Proposals should dedicate resources to engage in coordination and cooperation with the other projects funded under this topic and others of this area, since behavioural, social and cultural change are often directly linked with deliberation, engagement and activism. Such cooperation may encompass setting up a single advisory board per topic to ensure consistency across the projects.

In line with the Union’s strategy for international cooperation in research and innovation, international cooperation is encouraged.

To succeed, the European Green Deal requires substantial behavioural change at both individual and collective levels. Projects under this topic will enable such change through implementation research on the behavioural change of individuals, private corporations and/or the public sector across the EU. Consortia should choose a basket of qualitative and quantitative indicators to measure the impact of their work and are encouraged to make use of MoRRI indicators.

Expected Impact:

Successful projects are expected to contribute to specific impacts, including:

  • structurally enhanced research and innovation capacities in this area, through structured transdisciplinary expertise, research and practice networks of the highest ethical and methodological standards across Europe;
  • more effective and inclusive action on the social and behavioural aspects of the European Green Deal, by achieving a more nuanced view of mindset, incentive structures and social and behavioural change mechanisms, including enabling as well as inhibiting factors for various groups and communities, through the lens of transdisciplinary research that integrates historical, cultural, societal, economic and psychological perspectives;
  • behavioural change and long-term commitment, trust, social acceptance and buy-in from people, communities and organisations, through effective new strategies to induce this, including innovative recommendations and incentives that consider differences between EU regions and social groups e.g. in terms of urgency perceptions;
  • improved management, inter alia, of the uncertainty derived from climate change through bottom-up approaches;
  • greater societal resilience against climate change and environmental crises, and as well as contributions to effective just transitions;
  • changed behaviour at both individual and collective levels, among citizens, communities, businesses, workplace, decision makers and institutional actors;
  • in the longer-term, systemic change at the level of political and economic structures, culture and society and contribution to one or several of the Sustainable Development Goals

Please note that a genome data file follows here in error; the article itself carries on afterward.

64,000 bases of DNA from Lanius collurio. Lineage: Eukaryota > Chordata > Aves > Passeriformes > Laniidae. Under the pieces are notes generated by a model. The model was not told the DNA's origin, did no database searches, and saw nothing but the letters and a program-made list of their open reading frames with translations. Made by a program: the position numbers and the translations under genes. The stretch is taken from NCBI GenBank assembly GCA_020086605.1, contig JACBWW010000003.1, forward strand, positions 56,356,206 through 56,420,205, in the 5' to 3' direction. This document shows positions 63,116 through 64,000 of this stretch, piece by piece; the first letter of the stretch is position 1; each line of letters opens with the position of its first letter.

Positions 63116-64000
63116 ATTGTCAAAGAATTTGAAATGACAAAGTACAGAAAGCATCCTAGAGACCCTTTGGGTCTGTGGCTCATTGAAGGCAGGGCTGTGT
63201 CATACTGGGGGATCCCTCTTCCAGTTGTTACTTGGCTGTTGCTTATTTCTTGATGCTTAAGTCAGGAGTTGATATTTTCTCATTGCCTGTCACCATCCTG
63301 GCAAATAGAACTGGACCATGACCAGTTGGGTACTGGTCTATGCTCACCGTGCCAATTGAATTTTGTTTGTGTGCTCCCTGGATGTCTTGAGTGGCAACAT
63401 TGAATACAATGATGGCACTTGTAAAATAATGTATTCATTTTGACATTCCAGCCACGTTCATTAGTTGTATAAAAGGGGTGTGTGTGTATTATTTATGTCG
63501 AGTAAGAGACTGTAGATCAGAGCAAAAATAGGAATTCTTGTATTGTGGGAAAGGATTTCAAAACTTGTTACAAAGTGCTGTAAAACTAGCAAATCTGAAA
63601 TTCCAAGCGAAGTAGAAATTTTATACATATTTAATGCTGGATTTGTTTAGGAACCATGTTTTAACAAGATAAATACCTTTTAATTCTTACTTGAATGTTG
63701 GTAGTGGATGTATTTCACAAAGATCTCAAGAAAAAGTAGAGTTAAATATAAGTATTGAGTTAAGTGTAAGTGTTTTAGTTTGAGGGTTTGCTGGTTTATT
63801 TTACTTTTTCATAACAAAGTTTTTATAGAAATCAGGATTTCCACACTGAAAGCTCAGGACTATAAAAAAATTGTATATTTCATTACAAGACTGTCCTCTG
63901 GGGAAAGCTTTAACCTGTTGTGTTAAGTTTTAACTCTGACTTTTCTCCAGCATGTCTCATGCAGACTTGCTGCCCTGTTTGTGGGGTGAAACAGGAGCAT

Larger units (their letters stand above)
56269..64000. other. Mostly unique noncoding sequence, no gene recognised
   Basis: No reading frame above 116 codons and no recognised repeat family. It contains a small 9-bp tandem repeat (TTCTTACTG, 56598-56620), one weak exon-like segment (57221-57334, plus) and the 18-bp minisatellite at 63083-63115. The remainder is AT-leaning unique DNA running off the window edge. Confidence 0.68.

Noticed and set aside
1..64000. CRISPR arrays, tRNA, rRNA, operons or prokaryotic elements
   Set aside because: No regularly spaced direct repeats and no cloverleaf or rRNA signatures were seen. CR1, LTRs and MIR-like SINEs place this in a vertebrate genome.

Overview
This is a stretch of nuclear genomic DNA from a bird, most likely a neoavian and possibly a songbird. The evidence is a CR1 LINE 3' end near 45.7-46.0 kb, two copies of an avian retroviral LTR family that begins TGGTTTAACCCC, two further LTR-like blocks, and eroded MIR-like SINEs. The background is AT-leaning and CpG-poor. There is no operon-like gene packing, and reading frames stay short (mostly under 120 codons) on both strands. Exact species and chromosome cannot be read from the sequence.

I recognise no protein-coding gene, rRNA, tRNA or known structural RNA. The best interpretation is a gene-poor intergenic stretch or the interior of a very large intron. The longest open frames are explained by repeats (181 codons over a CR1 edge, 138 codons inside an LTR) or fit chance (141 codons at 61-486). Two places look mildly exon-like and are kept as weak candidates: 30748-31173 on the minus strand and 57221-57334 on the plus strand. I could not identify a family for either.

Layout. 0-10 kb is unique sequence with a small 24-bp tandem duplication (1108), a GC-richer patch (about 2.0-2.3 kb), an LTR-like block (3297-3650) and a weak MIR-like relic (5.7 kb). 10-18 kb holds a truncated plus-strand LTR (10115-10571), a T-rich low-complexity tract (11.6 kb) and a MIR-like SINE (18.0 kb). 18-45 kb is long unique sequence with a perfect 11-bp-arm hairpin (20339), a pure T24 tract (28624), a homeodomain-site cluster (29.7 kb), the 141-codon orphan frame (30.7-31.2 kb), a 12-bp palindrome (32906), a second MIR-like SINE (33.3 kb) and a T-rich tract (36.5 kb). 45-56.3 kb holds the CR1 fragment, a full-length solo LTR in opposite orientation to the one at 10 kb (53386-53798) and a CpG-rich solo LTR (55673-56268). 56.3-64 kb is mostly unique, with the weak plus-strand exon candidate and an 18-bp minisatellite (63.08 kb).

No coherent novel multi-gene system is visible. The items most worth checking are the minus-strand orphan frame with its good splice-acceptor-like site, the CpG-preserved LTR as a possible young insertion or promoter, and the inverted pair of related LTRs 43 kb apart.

Link Link to Call
Thematic Focus Energy Efficiency & Renewable Energy, Research & Innovation, Technology Transfer & Exchange, Disaster Prevention, Resiliance, Risk Management, Climate, Climate Change, Environment & Biodiversity, Children & Youth, Education & Training
Funding area EU Member States
Albania / Shqipëria
Bosnia and Herzegovina
Iceland / Ísland
Montenegro / Crna Gora/Црна Гора
North Macedonia / Северна Македонија
Norway / Norge
Serbia / Сpбија
Switzerland / Schweiz / Suisse / Svizzera
Turkey / Türkiye
Ukraine / Україна Oukraïna
Origin of Applicant EU Member States
Albania / Shqipëria
Bosnia and Herzegovina
Iceland / Ísland
Montenegro / Crna Gora/Црна Гора
North Macedonia / Северна Македонија
Norway / Norge
Serbia / Сpбија
Switzerland / Schweiz / Suisse / Svizzera
Turkey / Türkiye
Ukraine / Україна Oukraïna
Eligible applicants Education and Training Centres, Federal State / Region / City / Municipality / Local Authority, Research Institution, Lobby Group / Professional Association / Trade Union, International Organization, Small and Medium Sized Enterprises, SMEs (between 10 and 249 employees), Microenterprises (fewer than 10 employees), NGO / NPO, Public Services, National Government, Start Up Company, University, Enterprise (more than 250 employees or not defined), Association
Applicant details All legal entities located in the EU or in Third Countries can participate in Horizon 2020
Project Partner Yes
Further info Indicative timetable for evaluation and grant agreement signature (single stage procedure):
  • Information on the outcome of the evaluation: Maximum 5 months from the final date for submission; and
  • Indicative date for the signing of grant agreements: Maximum 8 months from the final date for submission.
Type of Funding Grants
Financial details Total call budget:
  • RIA Research and Innovation action: EUR 10 million
The Commission considers that proposals requesting a contribution from the EU of between EUR 3 to 5 million would allow the specific challenge to be addressed appropriately. Nonetheless, this does not preclude submission and selection of proposals requesting other amounts.

Funding rate for RIA: 100%
Submission Online via Funding & Tenders Portal
Contact Details Link to the National Contact Point Finder.